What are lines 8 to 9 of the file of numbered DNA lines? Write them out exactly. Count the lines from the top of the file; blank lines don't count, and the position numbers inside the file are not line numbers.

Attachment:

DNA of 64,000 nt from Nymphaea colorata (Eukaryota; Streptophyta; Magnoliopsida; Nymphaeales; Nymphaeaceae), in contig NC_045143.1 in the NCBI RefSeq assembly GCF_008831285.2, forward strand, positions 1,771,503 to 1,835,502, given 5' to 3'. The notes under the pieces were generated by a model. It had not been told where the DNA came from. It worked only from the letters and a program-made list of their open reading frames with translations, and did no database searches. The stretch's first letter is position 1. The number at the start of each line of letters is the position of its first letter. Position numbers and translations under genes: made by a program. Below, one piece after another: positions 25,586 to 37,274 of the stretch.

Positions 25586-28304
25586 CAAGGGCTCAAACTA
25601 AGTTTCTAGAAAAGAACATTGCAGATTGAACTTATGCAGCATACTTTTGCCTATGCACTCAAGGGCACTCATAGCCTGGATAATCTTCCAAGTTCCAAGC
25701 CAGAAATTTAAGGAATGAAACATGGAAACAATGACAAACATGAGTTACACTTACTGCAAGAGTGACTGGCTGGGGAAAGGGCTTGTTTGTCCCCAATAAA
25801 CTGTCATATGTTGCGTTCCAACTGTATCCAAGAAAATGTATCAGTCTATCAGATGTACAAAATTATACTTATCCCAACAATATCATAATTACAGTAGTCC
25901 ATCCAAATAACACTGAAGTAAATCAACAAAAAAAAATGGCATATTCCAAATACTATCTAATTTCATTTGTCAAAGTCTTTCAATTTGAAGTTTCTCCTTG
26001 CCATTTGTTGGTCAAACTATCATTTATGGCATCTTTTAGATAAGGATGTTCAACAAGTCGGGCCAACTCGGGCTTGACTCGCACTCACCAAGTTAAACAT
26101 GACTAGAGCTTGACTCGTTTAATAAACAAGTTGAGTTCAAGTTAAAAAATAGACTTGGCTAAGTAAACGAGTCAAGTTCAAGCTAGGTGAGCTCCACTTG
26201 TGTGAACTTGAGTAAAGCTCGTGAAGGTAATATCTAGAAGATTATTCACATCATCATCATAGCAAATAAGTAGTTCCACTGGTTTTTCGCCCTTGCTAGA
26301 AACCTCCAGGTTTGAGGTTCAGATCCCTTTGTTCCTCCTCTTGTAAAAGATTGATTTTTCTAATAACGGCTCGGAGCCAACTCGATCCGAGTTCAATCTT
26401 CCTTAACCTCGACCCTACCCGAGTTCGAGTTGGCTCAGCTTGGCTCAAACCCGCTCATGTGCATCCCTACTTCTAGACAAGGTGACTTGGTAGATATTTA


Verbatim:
26001 CCATTTGTTGGTCAAACTATCATTTATGGCATCTTTTAGATAAGGATGTTCAACAAGTCGGGCCAACTCGGGCTTGACTCGCACTCACCAAGTTAAACAT
26101 GACTAGAGCTTGACTCGTTTAATAAACAAGTTGAGTTCAAGTTAAAAAATAGACTTGGCTAAGTAAACGAGTCAAGTTCAAGCTAGGTGAGCTCCACTTG